When David Attenborough said back in September that it was “barmy” to send food aid to countries suffering from famine he ignited a debate about the dangers of the Earth’s rapidly growing population.
At the beginning of the 20th century the number of humans on the planet was around two billion. It took until 1960 to make the leap to three billion and just 40 years to double this to six billion. Almost two years ago to the day we hit another milestone with the birth of a girl in the Philippines named Danica May Camacho, chosen by the UN to represent the world’s ‘seven billionth baby’.
Whether you agree with Attenborough’s comments or not it’s undeniable that world population is booming and it can be difficult to comprehend just how speedily this change is happening.
One solution comes from software engineer Brad Lyon, who teamed up with designer Bill Snebold to create a graphic visualisation showing all the births and deaths in the world and which countries they’re occurring in ‘live’.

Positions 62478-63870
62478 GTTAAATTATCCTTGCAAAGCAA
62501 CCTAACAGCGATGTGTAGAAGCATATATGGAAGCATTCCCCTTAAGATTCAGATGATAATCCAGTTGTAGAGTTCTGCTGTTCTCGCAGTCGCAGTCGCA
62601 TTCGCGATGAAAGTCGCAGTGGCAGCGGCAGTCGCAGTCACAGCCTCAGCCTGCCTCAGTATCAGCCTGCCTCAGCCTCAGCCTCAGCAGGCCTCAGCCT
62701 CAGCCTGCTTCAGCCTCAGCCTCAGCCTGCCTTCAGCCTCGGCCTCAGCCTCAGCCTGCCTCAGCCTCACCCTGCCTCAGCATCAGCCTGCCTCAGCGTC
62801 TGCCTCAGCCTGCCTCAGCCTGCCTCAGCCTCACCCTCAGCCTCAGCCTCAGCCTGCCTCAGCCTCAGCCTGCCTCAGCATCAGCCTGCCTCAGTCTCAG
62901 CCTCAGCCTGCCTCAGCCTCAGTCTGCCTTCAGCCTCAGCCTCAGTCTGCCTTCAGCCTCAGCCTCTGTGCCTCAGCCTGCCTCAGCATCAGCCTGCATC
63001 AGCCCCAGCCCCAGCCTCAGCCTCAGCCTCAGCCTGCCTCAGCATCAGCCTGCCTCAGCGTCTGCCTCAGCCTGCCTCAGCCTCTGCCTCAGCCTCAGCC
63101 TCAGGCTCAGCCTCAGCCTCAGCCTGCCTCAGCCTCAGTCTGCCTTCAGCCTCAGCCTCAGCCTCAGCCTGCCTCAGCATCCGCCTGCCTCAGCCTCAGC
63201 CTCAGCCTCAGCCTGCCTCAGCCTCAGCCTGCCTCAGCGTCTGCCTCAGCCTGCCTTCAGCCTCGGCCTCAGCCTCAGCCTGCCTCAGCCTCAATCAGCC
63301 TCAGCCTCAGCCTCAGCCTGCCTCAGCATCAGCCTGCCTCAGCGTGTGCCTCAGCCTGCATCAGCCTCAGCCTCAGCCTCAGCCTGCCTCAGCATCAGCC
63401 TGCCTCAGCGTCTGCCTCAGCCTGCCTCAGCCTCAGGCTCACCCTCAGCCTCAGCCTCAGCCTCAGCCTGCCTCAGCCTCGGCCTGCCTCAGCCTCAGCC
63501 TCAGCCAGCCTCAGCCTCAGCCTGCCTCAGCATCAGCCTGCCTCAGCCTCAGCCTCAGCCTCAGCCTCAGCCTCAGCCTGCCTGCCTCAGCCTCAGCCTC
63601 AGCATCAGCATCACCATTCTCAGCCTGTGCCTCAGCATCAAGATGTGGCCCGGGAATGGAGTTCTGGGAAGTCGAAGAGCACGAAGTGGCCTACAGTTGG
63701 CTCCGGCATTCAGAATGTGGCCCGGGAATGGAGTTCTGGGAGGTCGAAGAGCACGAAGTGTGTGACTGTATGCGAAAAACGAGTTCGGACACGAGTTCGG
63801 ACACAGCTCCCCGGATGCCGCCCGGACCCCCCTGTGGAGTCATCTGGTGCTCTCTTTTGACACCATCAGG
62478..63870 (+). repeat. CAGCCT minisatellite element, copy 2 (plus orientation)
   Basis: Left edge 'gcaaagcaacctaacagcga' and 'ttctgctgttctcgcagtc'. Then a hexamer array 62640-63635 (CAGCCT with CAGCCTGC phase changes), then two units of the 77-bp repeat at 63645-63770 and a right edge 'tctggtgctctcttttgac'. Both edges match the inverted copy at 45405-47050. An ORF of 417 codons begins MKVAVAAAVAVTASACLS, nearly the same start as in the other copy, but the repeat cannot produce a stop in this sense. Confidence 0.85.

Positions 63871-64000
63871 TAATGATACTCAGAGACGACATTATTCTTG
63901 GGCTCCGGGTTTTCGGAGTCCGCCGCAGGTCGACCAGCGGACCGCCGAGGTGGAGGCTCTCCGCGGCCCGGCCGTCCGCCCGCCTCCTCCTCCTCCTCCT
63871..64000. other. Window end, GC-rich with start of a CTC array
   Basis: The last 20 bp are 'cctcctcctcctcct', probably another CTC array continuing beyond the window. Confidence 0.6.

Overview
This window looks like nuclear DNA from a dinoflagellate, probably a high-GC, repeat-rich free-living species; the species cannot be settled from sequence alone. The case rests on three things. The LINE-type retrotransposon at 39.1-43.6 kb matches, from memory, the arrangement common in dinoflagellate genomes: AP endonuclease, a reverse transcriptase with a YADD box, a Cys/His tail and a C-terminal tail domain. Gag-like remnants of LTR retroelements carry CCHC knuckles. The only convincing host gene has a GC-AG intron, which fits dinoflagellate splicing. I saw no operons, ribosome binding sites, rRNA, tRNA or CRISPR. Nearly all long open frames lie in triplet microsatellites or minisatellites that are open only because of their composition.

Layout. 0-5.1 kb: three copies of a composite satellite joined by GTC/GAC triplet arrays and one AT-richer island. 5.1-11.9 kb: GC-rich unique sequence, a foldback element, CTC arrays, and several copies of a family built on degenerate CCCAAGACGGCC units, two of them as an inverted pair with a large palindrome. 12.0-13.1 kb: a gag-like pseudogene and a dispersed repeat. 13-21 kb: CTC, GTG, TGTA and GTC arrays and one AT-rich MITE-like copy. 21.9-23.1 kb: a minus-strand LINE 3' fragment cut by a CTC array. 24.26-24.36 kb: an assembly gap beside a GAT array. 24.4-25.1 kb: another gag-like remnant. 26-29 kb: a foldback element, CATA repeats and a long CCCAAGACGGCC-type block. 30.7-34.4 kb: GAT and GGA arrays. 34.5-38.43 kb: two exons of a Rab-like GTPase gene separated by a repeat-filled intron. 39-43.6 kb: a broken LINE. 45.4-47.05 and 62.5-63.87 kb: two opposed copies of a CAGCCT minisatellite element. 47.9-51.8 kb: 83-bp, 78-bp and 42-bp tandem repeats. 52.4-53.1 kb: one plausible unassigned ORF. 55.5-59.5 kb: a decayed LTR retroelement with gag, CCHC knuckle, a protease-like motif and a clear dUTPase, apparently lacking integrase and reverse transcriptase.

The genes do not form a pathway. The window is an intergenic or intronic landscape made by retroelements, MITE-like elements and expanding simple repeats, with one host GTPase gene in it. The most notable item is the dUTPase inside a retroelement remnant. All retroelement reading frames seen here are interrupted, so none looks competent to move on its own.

The bar on the left shows births, the bar on the right shows deaths, and you can hover over countries to get more information about their population and where they stand in the global rankings for growth and decline.
Lyon told The Independent that he’d been inspired to code the visualisation after he got curious about the “the potential pattern of life and death, based on summary birth and death rates for each country.”
“I had not thought too much about population growth before I had played with this,” said Lyon. “It was a bit of an eye-opener, especially if you're normally focused on your own country.”
Lyon also notes although the visualisation has been constructed using the most recent data from the CIA Factbook, the projections for the future do vary quite considerably, with UN Population Division estimates ranging between a population of 3.2 billion and 24.8 billion by 2050.
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